NEW YORK (Reuters Health) - In a study based on 62,000 Danish mothers, the children of those who ate peanuts and tree nuts while pregnant were less likely to develop asthma or allergies than the kids whose mothers shunned nuts.
The results support the recent withdrawal of recommendations that pregnant women should avoid nuts because they might raise a child’s risk for allergies to the nuts themselves and for other hypersensitivities like asthma, according to the U.S. and Danish researchers.
“There’s some mixed data out there and this current study is showing that maybe there might be a benefit to your child in having less asthma later on if you continue to just eat the way you’re still eating and not avoid (nuts),” said Dr. Todd Mahr, a pediatric allergist at Gundersen Lutheran Medical Center in La Crosse, Wisconsin, who was not involved in the study.
In 2008, the American Academy of Pediatrics rescinded its recommendation that women should avoid eating peanuts while pregnant to prevent a possible food allergy, and the UK’s health agency did the same in 2010.
There is little research implicating even peanuts, specifically, eaten by a pregnant mother and her child’s risk for peanut allergy - much less a wider range of sensitivities. Yet the fear continues to lead many expectant mothers to steer clear of nuts.
So Ekaterina Maslova, a researcher at the Centre for Fetal Programming at Statens Serum Institut in Copenhagen, wanted to take a more extensive look at nut exposure and the possible health outcomes in kids.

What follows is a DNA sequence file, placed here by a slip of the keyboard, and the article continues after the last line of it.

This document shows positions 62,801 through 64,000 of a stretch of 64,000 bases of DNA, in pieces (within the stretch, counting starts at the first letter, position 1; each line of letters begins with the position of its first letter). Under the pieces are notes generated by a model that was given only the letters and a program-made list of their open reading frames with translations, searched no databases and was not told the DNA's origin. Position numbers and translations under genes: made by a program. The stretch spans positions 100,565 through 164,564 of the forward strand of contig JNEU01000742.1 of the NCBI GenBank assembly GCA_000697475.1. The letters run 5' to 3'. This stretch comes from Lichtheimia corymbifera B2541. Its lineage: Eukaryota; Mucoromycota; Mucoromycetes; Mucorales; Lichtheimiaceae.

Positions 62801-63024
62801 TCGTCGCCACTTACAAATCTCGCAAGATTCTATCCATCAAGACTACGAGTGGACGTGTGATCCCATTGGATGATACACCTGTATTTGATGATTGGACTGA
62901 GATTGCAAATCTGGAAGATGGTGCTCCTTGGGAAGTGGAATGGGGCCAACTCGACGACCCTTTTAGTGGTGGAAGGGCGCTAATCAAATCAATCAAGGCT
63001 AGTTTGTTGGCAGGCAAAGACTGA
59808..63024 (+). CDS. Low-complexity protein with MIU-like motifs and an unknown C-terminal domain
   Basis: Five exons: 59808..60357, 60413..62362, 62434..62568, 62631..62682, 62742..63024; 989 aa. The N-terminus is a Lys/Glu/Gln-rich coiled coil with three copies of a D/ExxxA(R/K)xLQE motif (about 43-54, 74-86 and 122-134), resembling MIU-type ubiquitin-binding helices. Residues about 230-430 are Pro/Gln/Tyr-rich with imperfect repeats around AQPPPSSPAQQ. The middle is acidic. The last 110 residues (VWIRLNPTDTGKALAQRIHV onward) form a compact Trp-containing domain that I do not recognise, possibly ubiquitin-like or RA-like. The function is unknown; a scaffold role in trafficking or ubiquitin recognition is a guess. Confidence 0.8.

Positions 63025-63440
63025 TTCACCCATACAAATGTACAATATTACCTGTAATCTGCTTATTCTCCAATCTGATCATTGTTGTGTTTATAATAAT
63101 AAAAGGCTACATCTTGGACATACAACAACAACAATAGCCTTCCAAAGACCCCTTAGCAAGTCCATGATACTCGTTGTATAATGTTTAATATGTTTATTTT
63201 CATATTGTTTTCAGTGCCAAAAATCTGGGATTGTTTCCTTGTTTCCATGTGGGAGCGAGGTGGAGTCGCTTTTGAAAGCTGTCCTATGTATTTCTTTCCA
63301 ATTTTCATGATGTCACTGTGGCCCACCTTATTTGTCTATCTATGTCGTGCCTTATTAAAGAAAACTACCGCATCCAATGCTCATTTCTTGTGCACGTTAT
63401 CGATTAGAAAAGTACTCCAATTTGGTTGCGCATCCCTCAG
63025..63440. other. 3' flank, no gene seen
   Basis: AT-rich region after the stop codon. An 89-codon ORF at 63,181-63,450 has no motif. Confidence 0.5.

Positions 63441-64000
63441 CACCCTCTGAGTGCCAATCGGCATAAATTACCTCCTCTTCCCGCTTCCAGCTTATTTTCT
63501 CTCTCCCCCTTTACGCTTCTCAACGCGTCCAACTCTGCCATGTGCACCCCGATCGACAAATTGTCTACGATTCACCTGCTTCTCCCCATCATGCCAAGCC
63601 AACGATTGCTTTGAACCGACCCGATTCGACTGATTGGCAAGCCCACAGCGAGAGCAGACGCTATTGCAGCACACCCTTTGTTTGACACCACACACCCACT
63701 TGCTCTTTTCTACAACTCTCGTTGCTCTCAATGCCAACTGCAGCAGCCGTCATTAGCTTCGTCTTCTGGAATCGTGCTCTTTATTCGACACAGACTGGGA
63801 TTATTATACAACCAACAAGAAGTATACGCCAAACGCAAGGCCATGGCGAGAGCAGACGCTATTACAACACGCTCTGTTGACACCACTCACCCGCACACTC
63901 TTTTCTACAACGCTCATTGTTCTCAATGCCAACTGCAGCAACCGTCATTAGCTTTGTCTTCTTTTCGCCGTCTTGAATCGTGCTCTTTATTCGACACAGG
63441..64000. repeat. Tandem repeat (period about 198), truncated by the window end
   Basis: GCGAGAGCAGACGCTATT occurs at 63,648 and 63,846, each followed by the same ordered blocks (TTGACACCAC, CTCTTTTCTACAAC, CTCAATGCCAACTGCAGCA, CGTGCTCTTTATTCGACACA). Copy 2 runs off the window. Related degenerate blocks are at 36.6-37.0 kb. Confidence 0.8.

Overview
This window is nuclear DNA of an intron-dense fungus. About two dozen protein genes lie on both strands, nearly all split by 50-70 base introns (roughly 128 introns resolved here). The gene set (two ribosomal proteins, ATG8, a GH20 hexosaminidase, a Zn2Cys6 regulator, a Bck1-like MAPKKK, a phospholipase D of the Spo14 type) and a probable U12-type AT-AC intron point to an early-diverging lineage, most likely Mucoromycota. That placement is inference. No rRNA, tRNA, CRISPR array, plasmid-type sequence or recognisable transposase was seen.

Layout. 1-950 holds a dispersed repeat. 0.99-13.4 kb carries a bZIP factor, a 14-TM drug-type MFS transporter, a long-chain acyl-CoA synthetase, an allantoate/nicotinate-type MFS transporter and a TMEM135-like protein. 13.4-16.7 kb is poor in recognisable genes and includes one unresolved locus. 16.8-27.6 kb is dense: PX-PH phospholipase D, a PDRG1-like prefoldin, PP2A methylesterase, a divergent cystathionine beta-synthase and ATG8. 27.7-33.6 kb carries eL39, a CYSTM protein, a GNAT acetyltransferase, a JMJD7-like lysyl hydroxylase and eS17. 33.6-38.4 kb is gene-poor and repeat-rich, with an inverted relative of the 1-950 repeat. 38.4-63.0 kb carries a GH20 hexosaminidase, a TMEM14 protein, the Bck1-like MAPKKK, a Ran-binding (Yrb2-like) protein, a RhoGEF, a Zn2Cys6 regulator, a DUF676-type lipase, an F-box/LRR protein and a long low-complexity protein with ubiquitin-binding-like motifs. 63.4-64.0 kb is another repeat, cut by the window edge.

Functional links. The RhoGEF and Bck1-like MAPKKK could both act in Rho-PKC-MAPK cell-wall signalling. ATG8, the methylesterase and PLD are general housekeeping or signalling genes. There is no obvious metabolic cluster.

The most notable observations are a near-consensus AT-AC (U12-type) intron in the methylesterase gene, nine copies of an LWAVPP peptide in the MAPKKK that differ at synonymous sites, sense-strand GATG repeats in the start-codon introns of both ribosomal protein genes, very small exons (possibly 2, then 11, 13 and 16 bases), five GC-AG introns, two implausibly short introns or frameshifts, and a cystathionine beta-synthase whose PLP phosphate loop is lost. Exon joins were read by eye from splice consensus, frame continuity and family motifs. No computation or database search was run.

Maslova’s team, who published their results in The Journal of Allergy and Clinical Immunology, collected survey responses from more than 61,908 Danish moms who gave birth between 1996 and 2002, and analyzed their kids’ medical records at the ages of 18 months and seven years old.
The mothers had provided information about how often they ate peanuts and tree nuts, such as almonds and walnuts, during pregnancy.
At age 18 months, the researchers found, the kids whose mothers ate peanuts were less likely to have asthma.
Fifteen percent of kids whose moms ate peanuts more than once a week, for instance, had asthma compared to more than 17 percent of kids whose moms never ate peanuts.
When other asthma risk factors were taken into account, the researchers concluded that kids whose mothers ate peanuts regularly were 21 percent less likely to develop asthma.
At seven years old, this same group of kids was 34 percent less likely to have a diagnosis of asthma than kids whose moms had abstained from peanuts.
Similarly, mothers who ate tree nuts more than once a week had 18-month-olds who were 25 percent less likely to have asthma and wheeze than the moms who avoided the nuts, although this difference appeared to fade as the kids reached seven years old.
Peanuts appeared to have no effect on whether kids developed nasal allergies, and the children of moms who frequently ate tree nuts were 20 percent less likely to have allergies.
Maslova said the findings are further reassurance that moms-to-be don’t need to avoid peanuts and tree nuts, although the study doesn’t prove that nuts are actually protective against asthma and allergies.
She said the fatty acids, vitamin E or antioxidants in nuts might be playing a role.
“We’re looking at food intake, so we can’t say this is the one nutrient that’s driving this association,” she said.
Mahr, who is also chair of the section on allergy and immunology at the American Academy of Pediatrics, noted that interviewing people about what they eat can introduce some accuracy issues, but the findings are still interesting.
“A take home from this would be if there’s no food allergy in your family, but there’s an asthma history in your family, maybe you might not want to avoid peanuts specifically,” Mahr told Reuters Health.
SOURCE: bit.ly/NpcDel The Journal of Allergy and Clinical Immunology, online June 29, 2012.